February 7th 2020
Well I meant to write a blog post about my second field season at Rocky Point Bird Observatory (I banded my first northern pygmy owl!) but things have been a little bit crazy for the last 6 months because I've lost my mind, moved to Kelowna, and started a PhD.
I'm researching cougar-prey dynamics in southern British Columbia!
Why cougars? Well, when I was working for fRI last winter we caught a few cougars on camera playing and sniffing around our deer traps. And I was more excited by this than any other large mammal field work moment I've encountered, for some reason. Cougars are just so mysterious, stealthy, and not really talked about a lot in wildlife management.
In my Master's thesis acknowledgements, I thanked my lab mates Gillian and Sandra for their help and support throughout my time at UVic, and said I hope we get to collar large cats someday.
That day is here, or at least on December 13th 2019 it was when I collared my first cougar!
I officially started my program in January 2020 at UBC Okanagan with Karen Hodges and Adam Ford. To date, we've collared 11 cougars between the west Okanagan and the east Kootenays, and next week we are going to try to deploy some collars in the Boundary region in between.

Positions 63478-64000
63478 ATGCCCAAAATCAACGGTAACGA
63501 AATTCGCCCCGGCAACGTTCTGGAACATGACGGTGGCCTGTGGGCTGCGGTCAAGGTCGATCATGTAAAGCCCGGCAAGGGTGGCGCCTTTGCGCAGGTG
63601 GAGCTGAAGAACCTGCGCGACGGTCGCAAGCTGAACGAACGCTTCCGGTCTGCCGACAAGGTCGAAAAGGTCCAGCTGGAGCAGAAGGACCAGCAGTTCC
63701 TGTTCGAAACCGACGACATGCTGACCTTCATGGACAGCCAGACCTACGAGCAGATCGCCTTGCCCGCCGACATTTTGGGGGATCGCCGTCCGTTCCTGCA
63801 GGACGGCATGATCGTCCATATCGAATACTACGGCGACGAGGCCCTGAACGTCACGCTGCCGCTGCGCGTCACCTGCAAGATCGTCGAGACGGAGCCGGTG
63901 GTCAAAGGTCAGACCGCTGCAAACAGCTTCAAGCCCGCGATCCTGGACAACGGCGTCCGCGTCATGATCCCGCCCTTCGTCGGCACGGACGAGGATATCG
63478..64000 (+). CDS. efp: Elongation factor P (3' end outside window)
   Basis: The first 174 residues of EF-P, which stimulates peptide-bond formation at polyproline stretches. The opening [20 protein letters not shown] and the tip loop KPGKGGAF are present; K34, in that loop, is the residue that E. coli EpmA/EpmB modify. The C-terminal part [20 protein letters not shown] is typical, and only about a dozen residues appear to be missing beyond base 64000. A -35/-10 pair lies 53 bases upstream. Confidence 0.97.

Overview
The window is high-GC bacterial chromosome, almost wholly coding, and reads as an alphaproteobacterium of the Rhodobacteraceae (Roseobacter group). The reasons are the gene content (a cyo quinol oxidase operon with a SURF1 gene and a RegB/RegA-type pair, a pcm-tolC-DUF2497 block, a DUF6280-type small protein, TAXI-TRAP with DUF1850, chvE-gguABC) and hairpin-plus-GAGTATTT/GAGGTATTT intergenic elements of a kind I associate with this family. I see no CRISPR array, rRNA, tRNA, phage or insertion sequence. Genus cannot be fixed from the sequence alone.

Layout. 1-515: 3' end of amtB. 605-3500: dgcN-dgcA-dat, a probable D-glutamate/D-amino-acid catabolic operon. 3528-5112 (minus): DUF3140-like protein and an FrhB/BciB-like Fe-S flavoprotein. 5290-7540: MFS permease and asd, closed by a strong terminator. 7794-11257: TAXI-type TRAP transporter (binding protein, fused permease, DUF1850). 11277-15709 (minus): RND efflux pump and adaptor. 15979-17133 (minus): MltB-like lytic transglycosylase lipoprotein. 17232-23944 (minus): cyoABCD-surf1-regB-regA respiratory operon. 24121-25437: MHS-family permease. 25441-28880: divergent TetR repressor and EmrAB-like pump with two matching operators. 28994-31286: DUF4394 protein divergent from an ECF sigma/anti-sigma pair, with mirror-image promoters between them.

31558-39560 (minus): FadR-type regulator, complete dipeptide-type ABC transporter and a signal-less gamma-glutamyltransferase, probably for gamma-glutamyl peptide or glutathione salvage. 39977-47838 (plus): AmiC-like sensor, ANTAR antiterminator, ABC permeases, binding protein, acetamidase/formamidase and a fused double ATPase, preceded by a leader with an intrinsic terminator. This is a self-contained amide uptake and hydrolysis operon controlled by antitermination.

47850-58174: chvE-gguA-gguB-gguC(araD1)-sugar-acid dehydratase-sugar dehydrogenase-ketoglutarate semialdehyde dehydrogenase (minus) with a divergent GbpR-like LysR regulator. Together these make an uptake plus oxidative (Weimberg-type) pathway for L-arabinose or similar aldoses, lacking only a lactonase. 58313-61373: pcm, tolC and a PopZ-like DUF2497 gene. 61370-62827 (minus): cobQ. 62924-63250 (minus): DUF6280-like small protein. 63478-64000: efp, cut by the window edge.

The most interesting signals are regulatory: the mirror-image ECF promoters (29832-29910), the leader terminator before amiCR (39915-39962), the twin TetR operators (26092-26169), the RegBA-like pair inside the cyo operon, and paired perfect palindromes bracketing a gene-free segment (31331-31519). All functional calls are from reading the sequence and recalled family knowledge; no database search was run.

At this point, I am busy doing literature review, collaring cougars, and trying to visiting GPS clusters of the cougars we've collared to examine their kills and hunting habitat. I have not flushed out my thesis chapters yet, but I want to look at predation risk by cougars to mule deer and bighorn sheep and understand what habitat characteristics and features make these prey susceptible to cougar predation. I also want to examine habitat connectivity for cougars, density of the population, and the effects of wildfire and roads on survival, predation rates, and habitat selection.
Stay tuned for a website dedicated to this project, and how you could be involved in this research!
Once I visit more clusters I'll write a post about the field work and what we're finding :) so far, it's an uphill battle to snowshoe to the sides of mountains in the hopes of finding a half-eaten deer. What fun!